When will Russian games be available for play with the computer?
@HUGOGEORGE Why one should be interested in games against computer in so called "Russian" draughts variant (better say, Petrov or Petrovian draughts, because famous Alexander Petrov didn't dare to call it as "Russian")? It is so largely solved that any real life ELO 1900 can draw even against the most high rated engine in the world!
There are already many applications where this non-competitive variant is presented for a play against engine, and you might try to play in browser, for example, old time Aurora Borealis: archive.org/details/aurora199 .
However, regarding your main question, the answer is NEVER. We don't need draughts engines for non-competitive variants.
@kalnap for you many variants seem to be non-competitive: Frisian is "forced", Draughts-64 is "drawish". Which ones do you like to play against a computer?
First of all, 8x8 board should be almost left to kids and beginners, 10x10 can be a standard for intermediate players, but 8x10 board AND 10x8 board should become a standard for elimination of draws in online games. 12x12 and 14x14 are the best for national, continental and international championship, provided that it is played under competitive variant, as given below.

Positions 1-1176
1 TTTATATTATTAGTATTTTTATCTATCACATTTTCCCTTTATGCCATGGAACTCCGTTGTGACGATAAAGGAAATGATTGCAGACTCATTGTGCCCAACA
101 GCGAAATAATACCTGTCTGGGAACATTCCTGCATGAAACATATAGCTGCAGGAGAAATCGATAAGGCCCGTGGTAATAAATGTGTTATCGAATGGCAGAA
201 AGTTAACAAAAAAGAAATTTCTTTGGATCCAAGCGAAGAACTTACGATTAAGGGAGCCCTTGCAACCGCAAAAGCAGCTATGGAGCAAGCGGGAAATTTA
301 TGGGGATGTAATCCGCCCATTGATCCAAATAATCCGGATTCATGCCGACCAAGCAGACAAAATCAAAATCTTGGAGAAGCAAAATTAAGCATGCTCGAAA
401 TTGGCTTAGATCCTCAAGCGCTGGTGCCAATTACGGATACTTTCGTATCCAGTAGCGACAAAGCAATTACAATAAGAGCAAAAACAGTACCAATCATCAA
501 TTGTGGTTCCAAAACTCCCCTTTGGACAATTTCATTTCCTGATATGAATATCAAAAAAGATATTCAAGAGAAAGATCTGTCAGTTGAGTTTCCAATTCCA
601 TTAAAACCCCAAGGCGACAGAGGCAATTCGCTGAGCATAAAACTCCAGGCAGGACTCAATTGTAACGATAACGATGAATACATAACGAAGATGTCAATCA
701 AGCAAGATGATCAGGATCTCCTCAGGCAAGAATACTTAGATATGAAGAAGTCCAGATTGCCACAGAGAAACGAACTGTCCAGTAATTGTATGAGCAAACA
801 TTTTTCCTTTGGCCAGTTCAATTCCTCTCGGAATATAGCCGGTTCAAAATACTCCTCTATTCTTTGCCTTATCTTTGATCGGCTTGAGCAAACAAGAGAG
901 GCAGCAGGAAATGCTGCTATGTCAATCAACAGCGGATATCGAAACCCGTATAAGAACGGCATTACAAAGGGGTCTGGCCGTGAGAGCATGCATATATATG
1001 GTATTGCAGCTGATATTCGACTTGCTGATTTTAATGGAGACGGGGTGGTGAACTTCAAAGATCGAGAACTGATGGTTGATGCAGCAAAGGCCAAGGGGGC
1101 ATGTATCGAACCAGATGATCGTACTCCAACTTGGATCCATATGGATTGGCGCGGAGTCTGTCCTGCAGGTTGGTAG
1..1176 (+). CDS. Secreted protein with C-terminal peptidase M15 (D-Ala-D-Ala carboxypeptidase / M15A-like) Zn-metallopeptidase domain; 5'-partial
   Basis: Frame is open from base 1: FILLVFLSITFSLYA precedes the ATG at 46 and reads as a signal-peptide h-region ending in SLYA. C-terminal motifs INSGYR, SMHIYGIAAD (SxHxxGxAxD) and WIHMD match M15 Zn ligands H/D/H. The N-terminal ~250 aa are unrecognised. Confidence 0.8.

· Flying king variants - Argentinian, Thai, Czech, Tanzanian, South German and any mixture which implies Hoogland king's rule (= king can take enemy king also by ORTHOGONAL capturing).
· Non-flying king variants - North American and Italian.
· Orthogonal variants: Armenian (because it is more aggressive than Turkish, btw), Greek (more strategic than Turkish), Turkish - under condition that two horizontal move repetition by simple draughtsman is not allowed.
+ There are good FUN-TO-PLAY variants that can attract MORE players:
(a) Stavropol draughts: a game that combines features from both "regular draughts" and "antidraughts": 8x8 board, "Russian" rules + particularity: a player can make move by any piece of opponent (including capturing!). Fun is ALWAYS ENSURED!
Examples: youtu.be/KRzvn2Q1gdo?si=K2VG9gOZwNpAVay- ; youtu.be/mdl_63knkRM?si=1za14yVwdwVBKFwj .
(b) DOUBLE MOVE variants, for example Celtic draughts (English rules, with exception that a player must ALWAYS make double move, but if he or she fails to do, he or she is lost): youtu.be/r8U0KJhw3tk?si=GRlApNeQoDWmG982
I've already played some of those weird russian variants, they are (very!!!) fun to play, but I'm not sure wether Stavropol Draughts is good for competitive play
@HawaiiBlue Stavropol is a good choice for championship between tacticians, and I dare to say that non-amateurish Stavropol demands more time for calculation than chess.
Philosophy shogi checkers can be also one of FUN variants:
(English rules, 9x9 board, goal is to capture enemy KING; a simple draughtsman can be crowned into a PRINCE which can make king moves, i.e., going and capturing backwards)
full Wikipedia article en.wikipedia.org/wiki/Philosophy_shogi_checkers
Same goal idea can be applied to any of existing variants.